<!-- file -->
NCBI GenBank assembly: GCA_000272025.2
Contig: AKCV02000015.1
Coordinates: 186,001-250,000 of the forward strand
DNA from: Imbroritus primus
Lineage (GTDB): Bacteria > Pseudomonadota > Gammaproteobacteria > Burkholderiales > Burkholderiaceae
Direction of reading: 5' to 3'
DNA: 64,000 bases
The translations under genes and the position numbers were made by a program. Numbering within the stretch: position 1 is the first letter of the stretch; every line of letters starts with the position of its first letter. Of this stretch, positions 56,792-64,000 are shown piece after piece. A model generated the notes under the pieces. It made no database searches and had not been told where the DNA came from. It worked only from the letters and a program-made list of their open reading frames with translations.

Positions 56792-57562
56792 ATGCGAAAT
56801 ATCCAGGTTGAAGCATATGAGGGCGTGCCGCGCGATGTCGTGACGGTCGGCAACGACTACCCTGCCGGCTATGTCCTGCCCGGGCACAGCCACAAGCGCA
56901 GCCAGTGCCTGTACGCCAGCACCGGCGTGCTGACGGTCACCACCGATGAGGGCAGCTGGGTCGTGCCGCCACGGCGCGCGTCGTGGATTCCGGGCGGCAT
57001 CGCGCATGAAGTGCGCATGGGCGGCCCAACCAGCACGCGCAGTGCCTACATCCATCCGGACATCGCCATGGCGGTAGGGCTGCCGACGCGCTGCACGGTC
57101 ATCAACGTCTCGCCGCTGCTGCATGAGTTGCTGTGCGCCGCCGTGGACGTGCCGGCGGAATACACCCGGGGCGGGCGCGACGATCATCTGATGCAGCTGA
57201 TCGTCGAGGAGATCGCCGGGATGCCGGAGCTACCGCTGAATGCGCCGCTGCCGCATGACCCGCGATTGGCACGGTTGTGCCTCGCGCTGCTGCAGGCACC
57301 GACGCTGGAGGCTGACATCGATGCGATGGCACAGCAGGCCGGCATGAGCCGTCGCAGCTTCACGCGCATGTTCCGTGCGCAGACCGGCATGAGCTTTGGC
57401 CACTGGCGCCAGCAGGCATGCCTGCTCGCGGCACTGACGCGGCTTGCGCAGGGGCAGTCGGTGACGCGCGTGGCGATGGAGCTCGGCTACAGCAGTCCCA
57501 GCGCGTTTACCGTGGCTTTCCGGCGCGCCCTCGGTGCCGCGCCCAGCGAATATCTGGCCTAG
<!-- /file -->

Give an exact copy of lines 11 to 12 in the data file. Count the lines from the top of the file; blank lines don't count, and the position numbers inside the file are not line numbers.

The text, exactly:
56801 ATCCAGGTTGAAGCATATGAGGGCGTGCCGCGCGATGTCGTGACGGTCGGCAACGACTACCCTGCCGGCTATGTCCTGCCCGGGCACAGCCACAAGCGCA
56901 GCCAGTGCCTGTACGCCAGCACCGGCGTGCTGACGGTCACCACCGATGAGGGCAGCTGGGTCGTGCCGCCACGGCGCGCGTCGTGGATTCCGGGCGGCAT